All data was only collected through review of the database of an ongoing study. Because not all controls were genetically tested, some patients, especially those thought to have PD, may be XDP patients with predominant parkinsonian symptoms. Besides answers to the four questions no other clues to the patients' clinical features were found; hence, correlations between signs and symptoms to the genetic variant tested for could not be done. Most importantly, XDP patients without any of the currently known 7 mutations may not have been selected by the questionnaire.

Conclusions and Recommendations

We were able to revalidate a simple, four-item questionnaire that can be used to distinguish XDP from its common mimics with fair accuracy. The questionnaire is intended for use by local health workers and general practitioners to determine which patients need specialty evaluation and genetic testing to ascertain or dispute the diagnosis of XDP. Doing so would direct time and finances to the patients most likely to have XDP and need specialty care.

The clinical features of all subjects classified as cases should be more completely characterized. Doing so would contribute greatly to data regarding the phenomenology of XDP. Further genetic profiling should be done on the 31 clinically diagnosed XDP patients with negative genetic testing, as they could be harboring a yet to be discovered genetic mutation associated with XDP. A follow-up study that includes more controls with genetic testing may perhaps improve the accuracy of this questionnaire.

Data Availability Statement

The raw data supporting the conclusions of this manuscript will be made available by the authors, without undue reservation, to any qualified researcher.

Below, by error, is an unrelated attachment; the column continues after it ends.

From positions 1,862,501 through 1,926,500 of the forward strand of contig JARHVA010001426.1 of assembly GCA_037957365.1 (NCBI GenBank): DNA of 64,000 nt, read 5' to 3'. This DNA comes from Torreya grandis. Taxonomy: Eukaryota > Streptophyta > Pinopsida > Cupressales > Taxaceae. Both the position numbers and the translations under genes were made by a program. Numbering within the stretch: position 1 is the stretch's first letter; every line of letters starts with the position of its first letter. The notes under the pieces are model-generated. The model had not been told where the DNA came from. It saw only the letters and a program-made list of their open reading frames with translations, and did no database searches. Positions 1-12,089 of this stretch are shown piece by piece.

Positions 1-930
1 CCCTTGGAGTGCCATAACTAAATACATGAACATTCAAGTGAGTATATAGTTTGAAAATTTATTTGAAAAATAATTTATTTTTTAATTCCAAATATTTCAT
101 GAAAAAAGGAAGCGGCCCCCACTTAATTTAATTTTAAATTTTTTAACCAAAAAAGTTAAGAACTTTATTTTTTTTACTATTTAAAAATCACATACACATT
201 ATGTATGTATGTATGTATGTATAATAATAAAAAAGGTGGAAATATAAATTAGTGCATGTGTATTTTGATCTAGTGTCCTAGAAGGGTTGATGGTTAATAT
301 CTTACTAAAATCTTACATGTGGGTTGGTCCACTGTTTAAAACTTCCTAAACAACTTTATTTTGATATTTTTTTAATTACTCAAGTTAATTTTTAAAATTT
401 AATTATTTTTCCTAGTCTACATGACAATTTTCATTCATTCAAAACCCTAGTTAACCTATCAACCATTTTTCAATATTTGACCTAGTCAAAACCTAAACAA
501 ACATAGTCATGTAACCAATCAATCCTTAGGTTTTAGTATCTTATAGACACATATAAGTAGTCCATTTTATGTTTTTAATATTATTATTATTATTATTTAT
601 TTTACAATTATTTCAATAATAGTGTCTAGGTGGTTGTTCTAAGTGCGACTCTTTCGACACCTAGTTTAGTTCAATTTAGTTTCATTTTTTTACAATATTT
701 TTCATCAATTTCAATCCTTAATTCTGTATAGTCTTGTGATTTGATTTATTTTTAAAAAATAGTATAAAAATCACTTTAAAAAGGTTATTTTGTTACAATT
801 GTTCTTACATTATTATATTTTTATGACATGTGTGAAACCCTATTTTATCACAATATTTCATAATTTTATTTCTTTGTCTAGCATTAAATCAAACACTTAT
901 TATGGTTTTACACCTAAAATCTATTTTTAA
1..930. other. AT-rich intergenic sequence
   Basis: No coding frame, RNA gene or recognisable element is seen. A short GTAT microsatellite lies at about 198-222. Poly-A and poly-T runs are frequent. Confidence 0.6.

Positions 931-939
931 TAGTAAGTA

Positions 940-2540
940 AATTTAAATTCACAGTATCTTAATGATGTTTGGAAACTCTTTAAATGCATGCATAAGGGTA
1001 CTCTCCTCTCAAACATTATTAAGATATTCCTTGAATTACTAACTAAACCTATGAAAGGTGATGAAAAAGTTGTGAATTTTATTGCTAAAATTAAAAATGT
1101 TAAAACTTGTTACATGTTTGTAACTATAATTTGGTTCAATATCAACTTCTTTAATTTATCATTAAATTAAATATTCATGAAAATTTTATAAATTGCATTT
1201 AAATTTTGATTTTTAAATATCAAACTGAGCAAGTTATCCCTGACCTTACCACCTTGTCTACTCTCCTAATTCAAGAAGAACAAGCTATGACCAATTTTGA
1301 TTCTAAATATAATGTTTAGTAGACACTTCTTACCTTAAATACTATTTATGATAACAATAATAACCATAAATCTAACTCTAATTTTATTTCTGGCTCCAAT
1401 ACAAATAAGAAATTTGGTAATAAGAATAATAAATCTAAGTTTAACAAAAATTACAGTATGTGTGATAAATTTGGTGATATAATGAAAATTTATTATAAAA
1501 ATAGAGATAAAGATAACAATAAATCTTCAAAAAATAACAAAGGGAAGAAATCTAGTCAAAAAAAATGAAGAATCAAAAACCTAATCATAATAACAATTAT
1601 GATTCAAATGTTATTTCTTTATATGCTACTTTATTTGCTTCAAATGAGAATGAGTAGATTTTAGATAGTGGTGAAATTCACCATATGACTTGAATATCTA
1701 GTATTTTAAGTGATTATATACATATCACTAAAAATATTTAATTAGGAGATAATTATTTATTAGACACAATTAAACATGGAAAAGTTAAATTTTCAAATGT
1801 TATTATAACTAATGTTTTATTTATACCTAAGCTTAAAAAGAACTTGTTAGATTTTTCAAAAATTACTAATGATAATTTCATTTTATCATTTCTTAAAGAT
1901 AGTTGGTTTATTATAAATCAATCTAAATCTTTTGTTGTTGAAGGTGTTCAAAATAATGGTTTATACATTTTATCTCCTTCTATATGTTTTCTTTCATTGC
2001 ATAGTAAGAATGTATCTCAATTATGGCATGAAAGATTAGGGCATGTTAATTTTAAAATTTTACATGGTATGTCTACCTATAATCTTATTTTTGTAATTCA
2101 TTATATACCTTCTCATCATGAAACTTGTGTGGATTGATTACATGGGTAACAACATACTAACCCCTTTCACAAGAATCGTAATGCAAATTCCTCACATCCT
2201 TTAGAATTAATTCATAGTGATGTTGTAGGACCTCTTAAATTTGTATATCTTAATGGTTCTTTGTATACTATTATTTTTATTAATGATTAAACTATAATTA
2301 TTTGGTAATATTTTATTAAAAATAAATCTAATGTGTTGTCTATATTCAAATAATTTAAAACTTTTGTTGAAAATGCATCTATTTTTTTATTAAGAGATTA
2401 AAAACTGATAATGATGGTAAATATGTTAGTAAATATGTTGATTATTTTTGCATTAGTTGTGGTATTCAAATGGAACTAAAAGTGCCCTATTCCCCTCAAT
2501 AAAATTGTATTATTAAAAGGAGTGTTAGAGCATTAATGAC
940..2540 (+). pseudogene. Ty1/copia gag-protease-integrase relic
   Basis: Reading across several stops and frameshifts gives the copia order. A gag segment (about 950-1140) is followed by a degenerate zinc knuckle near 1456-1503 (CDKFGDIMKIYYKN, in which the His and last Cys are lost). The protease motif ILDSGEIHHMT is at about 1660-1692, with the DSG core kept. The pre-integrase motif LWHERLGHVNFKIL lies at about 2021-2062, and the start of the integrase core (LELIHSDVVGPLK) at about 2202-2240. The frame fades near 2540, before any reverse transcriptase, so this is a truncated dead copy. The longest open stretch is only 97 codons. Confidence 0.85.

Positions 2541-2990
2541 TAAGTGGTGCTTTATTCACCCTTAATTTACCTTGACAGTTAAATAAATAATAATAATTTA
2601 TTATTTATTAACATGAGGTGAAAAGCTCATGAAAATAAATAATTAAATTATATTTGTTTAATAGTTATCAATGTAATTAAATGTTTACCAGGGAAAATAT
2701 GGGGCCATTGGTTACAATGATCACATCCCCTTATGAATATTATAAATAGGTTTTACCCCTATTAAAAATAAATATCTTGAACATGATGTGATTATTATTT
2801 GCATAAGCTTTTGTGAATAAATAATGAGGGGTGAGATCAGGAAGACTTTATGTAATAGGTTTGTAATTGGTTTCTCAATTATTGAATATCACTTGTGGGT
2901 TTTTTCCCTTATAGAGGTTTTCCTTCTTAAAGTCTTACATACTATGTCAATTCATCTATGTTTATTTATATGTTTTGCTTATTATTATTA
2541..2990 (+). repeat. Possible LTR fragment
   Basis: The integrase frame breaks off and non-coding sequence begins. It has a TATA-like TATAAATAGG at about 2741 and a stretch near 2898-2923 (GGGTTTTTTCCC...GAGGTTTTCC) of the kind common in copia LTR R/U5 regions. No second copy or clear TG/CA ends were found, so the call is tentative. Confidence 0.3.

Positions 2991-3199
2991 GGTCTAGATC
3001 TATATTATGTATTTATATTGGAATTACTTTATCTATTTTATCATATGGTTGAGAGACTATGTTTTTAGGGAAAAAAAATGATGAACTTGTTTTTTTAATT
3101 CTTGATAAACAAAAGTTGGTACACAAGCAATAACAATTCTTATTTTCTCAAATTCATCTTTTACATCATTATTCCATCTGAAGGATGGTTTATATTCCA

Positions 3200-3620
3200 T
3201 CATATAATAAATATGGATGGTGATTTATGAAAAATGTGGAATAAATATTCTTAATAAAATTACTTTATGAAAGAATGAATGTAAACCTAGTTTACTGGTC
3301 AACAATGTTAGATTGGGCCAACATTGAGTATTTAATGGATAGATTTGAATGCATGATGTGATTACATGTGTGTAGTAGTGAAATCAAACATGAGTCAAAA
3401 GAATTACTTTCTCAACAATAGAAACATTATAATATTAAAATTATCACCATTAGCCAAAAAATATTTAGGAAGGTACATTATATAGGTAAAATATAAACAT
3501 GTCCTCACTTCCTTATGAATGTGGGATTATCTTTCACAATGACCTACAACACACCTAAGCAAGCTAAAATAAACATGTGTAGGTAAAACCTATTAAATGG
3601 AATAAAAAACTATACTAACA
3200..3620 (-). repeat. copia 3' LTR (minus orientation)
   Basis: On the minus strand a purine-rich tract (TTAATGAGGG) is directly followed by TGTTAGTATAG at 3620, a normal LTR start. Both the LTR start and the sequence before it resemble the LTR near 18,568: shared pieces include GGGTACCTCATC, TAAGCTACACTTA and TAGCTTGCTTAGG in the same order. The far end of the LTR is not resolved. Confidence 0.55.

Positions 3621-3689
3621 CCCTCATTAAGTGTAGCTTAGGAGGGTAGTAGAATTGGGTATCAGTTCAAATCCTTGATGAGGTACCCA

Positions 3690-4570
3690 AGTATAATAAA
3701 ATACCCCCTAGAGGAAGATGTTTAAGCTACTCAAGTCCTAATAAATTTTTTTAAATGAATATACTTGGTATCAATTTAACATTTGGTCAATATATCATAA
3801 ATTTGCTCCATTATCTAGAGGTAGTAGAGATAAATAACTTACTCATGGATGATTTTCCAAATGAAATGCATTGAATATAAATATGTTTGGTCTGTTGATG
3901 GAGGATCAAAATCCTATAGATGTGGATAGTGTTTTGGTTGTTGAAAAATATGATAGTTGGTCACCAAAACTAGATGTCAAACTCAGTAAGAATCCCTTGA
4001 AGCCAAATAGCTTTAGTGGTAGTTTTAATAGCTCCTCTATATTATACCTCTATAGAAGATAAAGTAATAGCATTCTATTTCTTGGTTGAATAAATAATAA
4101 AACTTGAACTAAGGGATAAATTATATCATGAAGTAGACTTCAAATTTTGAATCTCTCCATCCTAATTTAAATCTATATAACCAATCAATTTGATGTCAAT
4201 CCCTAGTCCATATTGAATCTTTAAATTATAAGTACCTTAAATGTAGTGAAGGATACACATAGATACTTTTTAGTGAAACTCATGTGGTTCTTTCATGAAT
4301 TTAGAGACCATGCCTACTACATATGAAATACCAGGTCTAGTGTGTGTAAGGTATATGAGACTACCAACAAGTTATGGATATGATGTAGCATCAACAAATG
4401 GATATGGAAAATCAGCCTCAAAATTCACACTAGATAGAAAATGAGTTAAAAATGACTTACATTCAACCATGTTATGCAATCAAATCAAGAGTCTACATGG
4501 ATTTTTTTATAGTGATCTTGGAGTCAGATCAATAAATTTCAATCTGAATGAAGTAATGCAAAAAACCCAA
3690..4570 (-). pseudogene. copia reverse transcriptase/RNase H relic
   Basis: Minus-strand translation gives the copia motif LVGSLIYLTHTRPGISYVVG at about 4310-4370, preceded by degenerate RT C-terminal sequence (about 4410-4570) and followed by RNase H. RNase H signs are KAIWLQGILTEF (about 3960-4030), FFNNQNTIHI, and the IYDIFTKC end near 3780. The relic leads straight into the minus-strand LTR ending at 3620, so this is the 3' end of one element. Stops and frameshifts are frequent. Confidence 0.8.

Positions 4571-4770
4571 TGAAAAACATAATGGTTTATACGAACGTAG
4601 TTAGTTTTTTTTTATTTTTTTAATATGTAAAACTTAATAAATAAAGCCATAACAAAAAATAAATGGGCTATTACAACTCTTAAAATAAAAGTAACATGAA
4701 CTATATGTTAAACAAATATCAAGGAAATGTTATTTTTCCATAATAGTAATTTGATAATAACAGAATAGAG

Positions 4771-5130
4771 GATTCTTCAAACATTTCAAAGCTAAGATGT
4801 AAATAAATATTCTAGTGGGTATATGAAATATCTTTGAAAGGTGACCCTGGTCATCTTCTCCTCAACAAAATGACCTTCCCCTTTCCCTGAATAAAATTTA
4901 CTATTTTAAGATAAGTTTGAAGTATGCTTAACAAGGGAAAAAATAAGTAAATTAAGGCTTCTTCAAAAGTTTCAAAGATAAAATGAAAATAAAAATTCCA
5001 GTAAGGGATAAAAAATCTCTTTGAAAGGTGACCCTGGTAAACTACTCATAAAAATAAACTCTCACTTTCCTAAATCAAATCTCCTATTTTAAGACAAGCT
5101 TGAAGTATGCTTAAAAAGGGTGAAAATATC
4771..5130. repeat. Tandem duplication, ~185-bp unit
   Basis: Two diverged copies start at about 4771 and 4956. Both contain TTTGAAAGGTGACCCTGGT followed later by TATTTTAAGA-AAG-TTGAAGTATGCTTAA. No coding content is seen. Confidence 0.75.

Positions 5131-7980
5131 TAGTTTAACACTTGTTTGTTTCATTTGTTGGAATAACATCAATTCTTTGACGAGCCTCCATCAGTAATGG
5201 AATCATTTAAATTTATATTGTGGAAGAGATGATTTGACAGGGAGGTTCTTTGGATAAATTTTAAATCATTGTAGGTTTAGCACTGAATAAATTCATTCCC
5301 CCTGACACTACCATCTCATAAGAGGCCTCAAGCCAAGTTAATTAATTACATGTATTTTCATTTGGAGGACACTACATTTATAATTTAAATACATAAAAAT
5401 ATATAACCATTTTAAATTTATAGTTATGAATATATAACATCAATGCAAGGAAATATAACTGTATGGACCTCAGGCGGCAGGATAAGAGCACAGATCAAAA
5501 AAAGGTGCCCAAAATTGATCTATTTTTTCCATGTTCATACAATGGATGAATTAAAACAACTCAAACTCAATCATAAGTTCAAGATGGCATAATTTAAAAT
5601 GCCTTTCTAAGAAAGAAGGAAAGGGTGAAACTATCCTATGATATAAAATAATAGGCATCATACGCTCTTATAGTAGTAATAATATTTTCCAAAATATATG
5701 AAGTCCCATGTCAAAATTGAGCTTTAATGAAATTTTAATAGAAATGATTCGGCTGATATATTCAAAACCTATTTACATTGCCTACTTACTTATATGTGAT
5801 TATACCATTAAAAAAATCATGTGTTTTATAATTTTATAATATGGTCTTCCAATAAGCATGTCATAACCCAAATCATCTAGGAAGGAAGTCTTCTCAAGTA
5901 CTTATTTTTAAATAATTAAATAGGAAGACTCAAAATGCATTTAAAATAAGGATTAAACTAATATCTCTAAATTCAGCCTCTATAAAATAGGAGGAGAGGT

Author Contributions

JD, MM, MA, and PP were all equally responsible for the conception and design, acquisition of data or analysis and interpretation of data. MA designed and carried out the statistical analysis of the data. JD and MM drafted the article while MA and PP took charge of critical revisions for important intellectual content. JD, MM, MA, and PP agreed to be accountable for the article and to ensure that all questions integrity of the article are investigated and resolved.


Collaborative Center for X-linked Dystonia Parkinsonism (CCXDP) of the Massachusetts General Hospital is responsible for the funding of the Population-based prevalence study of X-Linked Dystonia Parkinsonism (XDP) in Panay Island, an ongoing study whose database our raw data is from.

Conflict of Interest Statement

The authors declare that the research was conducted in the absence of any commercial or financial relationships that could be construed as a potential conflict of interest.


We wish to acknowledge Dr. Roland Dominic Jamora for his review of the study design during the conception of this research. We would also like to thank the neurologists and genetic counselors who were instrumental in the implementation of this study. But most of all we are grateful to the health workers of Panay who bear the daily burden of caring for our XDP brothers and sisters. This research did not receive any specific grant from funding agencies in the public, commercial, or not-for-profit sectors.

Supplementary Material

The Supplementary Material for this article can be found online at:


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Keywords: XDP, dystonia, questionnaire, parkinsonism, genetic, prevalence, epidemiology

Citation: Diestro JDB, Ang MAC, Mondia MWL and Pasco PMD (2018) Validation of a Questionnaire for Distinguishing X-Linked Dystonia Parkinsonism From Its Mimics. Front. Neurol. 9:830. doi: 10.3389/fneur.2018.00830

Received: 27 May 2018; Accepted: 18 September 2018;
Published: 15 October 2018.

Edited by:

Ding Ding, Fudan University, China

Reviewed by:

Andrea Giordano, Istituto Neurologico Carlo Besta (IRCCS), Italy
Tetsuya Asakawa, Fujian University of Traditional Chinese Medicine, China

Copyright © 2018 Diestro, Ang, Mondia and Pasco. This is an open-access article distributed under the terms of the Creative Commons Attribution License (CC BY). The use, distribution or reproduction in other forums is permitted, provided the original author(s) and the copyright owner(s) are credited and that the original publication in this journal is cited, in accordance with accepted academic practice. No use, distribution or reproduction is permitted which does not comply with these terms.

*Correspondence: Jose Danilo B. Diestro,